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Privatisation has failed - How can public education systems be fixed? Exploring accountability and transparency

Sun, March 25, 8:30 to 11:30am, Hilton Reforma, Floor: 2nd Floor, Don Diego 4 Section B

Group Submission Type: Pre-conference Workshop

Description of Session

While there is a broad agreement that education systems, in particular in the Global South, face a number of challenges, and there is a growing acknowledgement that privatisation in education will not be able to solve these issues, what are the solutions that can be put forward to improve education governance? The increased involvement of private logics, models and actors has been shown to generally worsen, rather than improve, governance challenges in education. Along financing, one under-explored concepts and tools are accountability and transparency. This workshop will draw from recent research, in particular from the latest Global Education Monitoring report and the IIEP, to explore the potential of different forms of accountability and transparency to radically transform and improve public education. Participants will gain a practical understanding of accountability and transparency and jointly come up with concrete suggestions and research agendas to build an education reform vision to improve public education systems.

Proposal

Workshop organised by:
- Sylvain Aubry (Global Initiative for Economic, Social and Cultural Rights)
- Mireille de Koning (Open Society Foundations Education Support Program)
- Delphine Dorsi (Right to Education Initiative)
- Muriel Poisson (UNESCO International Institute for Education Planning)
- William C. Smith (Global Education Monitoring Report)

Rationale
One of the main arguments put forward by proponents of education privatisation is that the increased involvement of private-sector logics, models and actors in education is an effective response to deficiencies in the governance of public education in many countries. Weak governance leads to inefficiencies in public schools that make them too costly, limits innovation, and undermine equity, the argument goes. However, while there is broad agreement that many public education systems need dramatic improvements, the increased involvement of private actor has largely failed to address the very governance issues it was meant to tackle. In some countries, private provision has for instance further weakened the rule of law and increased corruption, while recent public private partnership interventions in education show the incapacity of private involvement to bring about meaningful cost efficiency and comprehensive quality.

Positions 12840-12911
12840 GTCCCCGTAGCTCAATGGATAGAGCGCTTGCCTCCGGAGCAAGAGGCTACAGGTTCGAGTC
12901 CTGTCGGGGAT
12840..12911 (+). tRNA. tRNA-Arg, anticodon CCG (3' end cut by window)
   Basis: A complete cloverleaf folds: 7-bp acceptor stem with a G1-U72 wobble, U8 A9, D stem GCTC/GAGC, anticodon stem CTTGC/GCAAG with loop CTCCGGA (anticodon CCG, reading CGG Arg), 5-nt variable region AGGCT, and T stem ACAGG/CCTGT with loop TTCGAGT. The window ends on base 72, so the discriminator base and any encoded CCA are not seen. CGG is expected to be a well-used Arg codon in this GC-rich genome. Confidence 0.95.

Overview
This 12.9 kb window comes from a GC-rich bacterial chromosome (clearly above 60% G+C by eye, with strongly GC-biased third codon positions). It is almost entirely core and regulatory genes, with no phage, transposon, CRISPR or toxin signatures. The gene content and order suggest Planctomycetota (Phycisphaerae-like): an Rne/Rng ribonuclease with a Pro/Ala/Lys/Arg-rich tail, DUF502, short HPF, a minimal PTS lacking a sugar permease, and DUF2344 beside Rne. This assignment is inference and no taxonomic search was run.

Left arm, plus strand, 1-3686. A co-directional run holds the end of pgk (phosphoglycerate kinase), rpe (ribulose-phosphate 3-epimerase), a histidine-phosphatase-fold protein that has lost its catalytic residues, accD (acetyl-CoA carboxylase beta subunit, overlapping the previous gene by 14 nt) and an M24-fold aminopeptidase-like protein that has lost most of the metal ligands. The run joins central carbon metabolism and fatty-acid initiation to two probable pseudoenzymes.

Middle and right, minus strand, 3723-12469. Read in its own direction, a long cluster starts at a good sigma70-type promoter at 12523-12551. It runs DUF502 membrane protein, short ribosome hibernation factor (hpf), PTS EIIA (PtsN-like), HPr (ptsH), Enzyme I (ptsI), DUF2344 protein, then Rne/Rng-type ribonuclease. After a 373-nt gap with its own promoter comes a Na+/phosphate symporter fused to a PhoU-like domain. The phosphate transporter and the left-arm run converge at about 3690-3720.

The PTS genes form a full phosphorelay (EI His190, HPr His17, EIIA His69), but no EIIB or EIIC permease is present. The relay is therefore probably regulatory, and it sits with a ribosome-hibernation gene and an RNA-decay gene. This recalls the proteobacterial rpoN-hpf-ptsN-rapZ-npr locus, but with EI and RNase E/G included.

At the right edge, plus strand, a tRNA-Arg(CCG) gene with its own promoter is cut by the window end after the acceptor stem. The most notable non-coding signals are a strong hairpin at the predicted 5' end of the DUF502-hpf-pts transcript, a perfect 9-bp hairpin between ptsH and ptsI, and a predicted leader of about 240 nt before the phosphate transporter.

It remains that education systems need to be improved, and solutions need to be found. One line of reflection is the need to increase financing. Without a major increase in funding, public education systems, in particular in the South, will be unable to provide quality free education for all. Increased financing must go along with an effective allocation of resources. This is not only a condition for improving efficiency and impact; the better use of funds is also a crucial tool to build and increase trust in systems in order to raise more funding, domestically and internationally.
To do so, a critical yet under-studied line of inquiry is to look at the various ways to increase accountability and transparency in public education. While these concepts are often mentioned and claimed by various actors, there has been relatively little attention and experiments in the last years to truly explore the potential of accountability and transparency to radically transform and improve public education systems. The 2017 report of the Global Education Monitoring (GEM) Report team, which will be launched later during the CIES conference, the increasing work of various bodies such as the UNESCO International Institute for Education Planning (IIEP) and civil society organisations focused on addressing transparency and corruption in countries in the global North and South, as well as the growing recognition that private actors are not the solution to education challenges globally, offer the necessary spaces and conditions to advance the reflection on the issue to the next level.

This workshop aims to:
- Unpack and provide a better understanding of the concepts and various forms of accountability and transparency;
- Interrogate the challenges of public education systems with regard to accountability and transparency;
- Explore and discuss the potential of accountability and transparency tools and mechanisms to provide solutions to the challenges faced by public education; and,
- Come up with concrete projects or research agendas to advance an understanding and application of these concepts.
At the end of the workshop, participants will come away with a deeper understanding of the concepts and different forms of accountability and transparency in education and how these can be operationalised in practice to address education challenges in different contexts. Specifically, it is expected that participants will develop initial ideas for research projects that may be further developed following the workshop.

Format: The workshop will consist of a series of interactive discussions and activities in small groups.
Duration and size: 3 hours, up to 50 participants.

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